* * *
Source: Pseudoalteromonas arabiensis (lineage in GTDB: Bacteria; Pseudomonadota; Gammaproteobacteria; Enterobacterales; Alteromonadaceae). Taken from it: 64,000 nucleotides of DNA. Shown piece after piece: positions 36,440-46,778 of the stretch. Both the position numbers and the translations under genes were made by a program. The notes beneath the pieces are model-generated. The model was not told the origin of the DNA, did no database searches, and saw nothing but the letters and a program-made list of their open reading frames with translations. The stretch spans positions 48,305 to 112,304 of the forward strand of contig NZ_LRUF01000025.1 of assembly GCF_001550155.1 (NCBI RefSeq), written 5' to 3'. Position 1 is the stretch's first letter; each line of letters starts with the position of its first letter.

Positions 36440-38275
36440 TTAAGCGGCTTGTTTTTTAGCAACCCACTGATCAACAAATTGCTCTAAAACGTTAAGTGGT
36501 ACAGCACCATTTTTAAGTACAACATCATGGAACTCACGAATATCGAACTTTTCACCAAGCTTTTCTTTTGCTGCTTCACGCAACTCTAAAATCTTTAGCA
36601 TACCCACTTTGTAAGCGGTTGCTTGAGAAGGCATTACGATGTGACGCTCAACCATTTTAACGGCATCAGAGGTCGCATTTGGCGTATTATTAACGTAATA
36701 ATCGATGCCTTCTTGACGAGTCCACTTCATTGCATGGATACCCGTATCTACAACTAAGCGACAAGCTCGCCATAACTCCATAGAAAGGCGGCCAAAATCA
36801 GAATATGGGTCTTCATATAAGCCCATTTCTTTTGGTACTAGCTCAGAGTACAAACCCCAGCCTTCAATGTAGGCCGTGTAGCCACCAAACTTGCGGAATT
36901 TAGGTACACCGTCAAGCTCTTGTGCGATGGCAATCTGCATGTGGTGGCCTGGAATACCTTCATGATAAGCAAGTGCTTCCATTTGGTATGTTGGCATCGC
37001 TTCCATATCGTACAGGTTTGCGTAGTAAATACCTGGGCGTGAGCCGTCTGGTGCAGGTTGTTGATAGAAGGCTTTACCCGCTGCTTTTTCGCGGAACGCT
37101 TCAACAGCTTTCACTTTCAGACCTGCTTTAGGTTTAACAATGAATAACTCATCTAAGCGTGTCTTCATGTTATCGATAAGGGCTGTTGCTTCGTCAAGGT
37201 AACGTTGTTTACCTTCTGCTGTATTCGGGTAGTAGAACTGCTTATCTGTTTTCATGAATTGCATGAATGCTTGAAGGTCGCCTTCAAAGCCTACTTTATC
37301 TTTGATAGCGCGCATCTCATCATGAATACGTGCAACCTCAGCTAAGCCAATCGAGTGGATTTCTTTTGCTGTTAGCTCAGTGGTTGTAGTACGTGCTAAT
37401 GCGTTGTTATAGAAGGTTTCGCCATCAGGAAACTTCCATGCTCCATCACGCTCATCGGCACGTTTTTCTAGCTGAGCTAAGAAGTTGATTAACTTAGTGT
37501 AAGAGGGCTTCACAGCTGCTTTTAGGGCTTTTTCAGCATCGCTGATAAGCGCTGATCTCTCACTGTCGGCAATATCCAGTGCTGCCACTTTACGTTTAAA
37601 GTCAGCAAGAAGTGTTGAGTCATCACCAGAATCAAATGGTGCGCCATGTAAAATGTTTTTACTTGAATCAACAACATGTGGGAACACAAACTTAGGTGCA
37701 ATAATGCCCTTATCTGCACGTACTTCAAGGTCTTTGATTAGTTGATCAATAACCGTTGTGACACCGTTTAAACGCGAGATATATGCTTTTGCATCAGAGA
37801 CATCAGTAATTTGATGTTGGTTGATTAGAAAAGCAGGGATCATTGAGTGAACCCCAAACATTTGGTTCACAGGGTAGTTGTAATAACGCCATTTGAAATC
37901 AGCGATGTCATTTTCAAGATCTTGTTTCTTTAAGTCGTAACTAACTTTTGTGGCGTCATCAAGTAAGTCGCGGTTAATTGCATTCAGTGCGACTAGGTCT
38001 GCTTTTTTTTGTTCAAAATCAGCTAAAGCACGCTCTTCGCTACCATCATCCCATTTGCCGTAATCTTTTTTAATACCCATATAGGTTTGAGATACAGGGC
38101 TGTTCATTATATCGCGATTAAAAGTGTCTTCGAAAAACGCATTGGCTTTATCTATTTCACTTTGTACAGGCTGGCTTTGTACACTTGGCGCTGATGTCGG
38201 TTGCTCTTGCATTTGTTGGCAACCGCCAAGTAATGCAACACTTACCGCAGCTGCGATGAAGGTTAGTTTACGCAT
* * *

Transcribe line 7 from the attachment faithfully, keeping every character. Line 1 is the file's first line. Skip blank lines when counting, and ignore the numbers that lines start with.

36801 GAATATGGGTCTTCATATAAGCCCATTTCTTTTGGTACTAGCTCAGAGTACAAACCCCAGCCTTCAATGTAGGCCGTGTAGCCACCAAACTTGCGGAATT